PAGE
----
I set down my bag and, 5 minutes later, was blind-sided by two girls jumping onto the back of me & nearly knocking me over my backpack. Woo hoo! I successfully made it & was now in the hands of my friends of yore, whom would serve as my guides for the next month. They are Anastasia, from Moscow, and Svitlana, from Kiev. Our first destination was Anastasia's dacha (country house) somewhere outside of Moscow... I'm not quite sure where, exactly. We took a slow train... then a bus... and then another bus (really a van, called a marshrutka) that eventually started driving along unpaved roads.
My backpack barely even fit into the van. It was quite uncomfortable trying to get on, as my backpack was hitting everybody; and the only seat was in the back; and Svitlana and Anastasia were blocking my way to swing about the backpack. I later mastered the technique of backpacks in confined spaces (carry it with your arms, holding it in front of you; and clasp the main belt), but at this time I was bumping into everybody.
We arrived and were met by Anastasia's aunt, whom escorted us toward the dacha. This walking trip included traveling from the bus stop, through town. While the town is small – only a couple thousand people – the Le Corbusier architectural stylings were readily apparent in that it had tall apartment blocks all about. The streets were paved only in the loosest of definitions, mongrel dogs wandered about, and the town had a very rustic industrial feel to it. We eventually began walking on top of wooden & sheet-metal planks in what I could best describe as a "swampy alley". Emerging on the other end of this a couple minutes later, it was as if we left the town completely behind. Now I was in a little tiny neighborhood that could almost fit right into the more rustic parts of Pennsylvania.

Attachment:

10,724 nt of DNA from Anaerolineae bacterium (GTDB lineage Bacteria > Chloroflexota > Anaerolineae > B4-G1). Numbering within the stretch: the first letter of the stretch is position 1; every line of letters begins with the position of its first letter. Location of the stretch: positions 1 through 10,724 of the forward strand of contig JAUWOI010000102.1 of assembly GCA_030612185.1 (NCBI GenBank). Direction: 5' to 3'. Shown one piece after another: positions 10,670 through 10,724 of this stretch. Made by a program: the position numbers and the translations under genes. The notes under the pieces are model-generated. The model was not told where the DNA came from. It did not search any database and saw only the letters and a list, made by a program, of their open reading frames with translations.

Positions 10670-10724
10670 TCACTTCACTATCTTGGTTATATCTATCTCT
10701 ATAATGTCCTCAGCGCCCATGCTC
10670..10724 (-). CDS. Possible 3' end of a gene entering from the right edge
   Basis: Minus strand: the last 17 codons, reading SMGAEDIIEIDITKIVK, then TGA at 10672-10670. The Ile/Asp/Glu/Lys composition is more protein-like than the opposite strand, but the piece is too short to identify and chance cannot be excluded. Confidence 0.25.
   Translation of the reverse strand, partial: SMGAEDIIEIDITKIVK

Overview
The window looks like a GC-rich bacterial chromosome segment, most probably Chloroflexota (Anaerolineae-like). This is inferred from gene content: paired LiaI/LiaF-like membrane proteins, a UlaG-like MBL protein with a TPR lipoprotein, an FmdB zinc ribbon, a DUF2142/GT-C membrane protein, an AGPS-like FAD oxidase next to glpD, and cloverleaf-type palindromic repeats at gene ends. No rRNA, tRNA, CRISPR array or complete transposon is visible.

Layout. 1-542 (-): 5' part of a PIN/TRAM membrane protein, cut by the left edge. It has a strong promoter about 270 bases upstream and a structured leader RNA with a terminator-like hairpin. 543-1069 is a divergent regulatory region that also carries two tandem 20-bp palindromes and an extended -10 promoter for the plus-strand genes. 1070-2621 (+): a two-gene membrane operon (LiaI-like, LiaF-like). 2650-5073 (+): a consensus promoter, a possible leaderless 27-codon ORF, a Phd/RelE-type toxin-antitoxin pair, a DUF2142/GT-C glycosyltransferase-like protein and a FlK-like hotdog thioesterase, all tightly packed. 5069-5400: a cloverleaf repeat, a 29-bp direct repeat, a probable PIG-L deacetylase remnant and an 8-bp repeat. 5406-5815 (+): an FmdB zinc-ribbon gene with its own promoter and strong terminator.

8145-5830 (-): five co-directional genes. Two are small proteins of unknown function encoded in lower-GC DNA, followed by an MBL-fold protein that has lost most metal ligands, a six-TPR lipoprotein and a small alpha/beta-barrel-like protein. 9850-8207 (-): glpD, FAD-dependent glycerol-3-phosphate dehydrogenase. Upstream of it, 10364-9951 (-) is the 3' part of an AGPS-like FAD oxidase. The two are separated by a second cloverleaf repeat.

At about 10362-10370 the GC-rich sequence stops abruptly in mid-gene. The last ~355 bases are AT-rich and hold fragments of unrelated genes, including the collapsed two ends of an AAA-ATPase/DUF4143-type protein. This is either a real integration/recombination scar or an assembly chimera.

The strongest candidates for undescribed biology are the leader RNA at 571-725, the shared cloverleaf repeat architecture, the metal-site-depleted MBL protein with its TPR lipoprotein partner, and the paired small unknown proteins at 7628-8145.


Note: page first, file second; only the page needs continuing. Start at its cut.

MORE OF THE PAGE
The dacha was beautiful – every fruit you could ever want was growing there, right alongside a variety of flowers. There was a well for drawing water (it was clean here), an outhouse, and three buildings consisting of one room each. Ahh, and the banya – the Russian sauna, which consists of lots and lots of steam (as opposed to a Finnish sauna, which is dry).
I was introduced to Anastasia's grandmother, also named Anastasia, whom was quite nice – albeit didn't speak a word of English. Anastasia's aunt, Ira, was unbelievably friendly and excitedly showed me about the garden, telling me about everything. Catch is, she also spoke only Russian... and when I clearly didn't understand what she was saying, she just spoke louder. I'm guilty of doing this, too... Svitlana and Anastasia quickly took on roles of translating for me, though I at least tried to say the basic greetings & thank you's in Russian. I owe this to the Kaliningrad girls back in Maryland whom, after 2 months, successfully taught me how to say "thank you".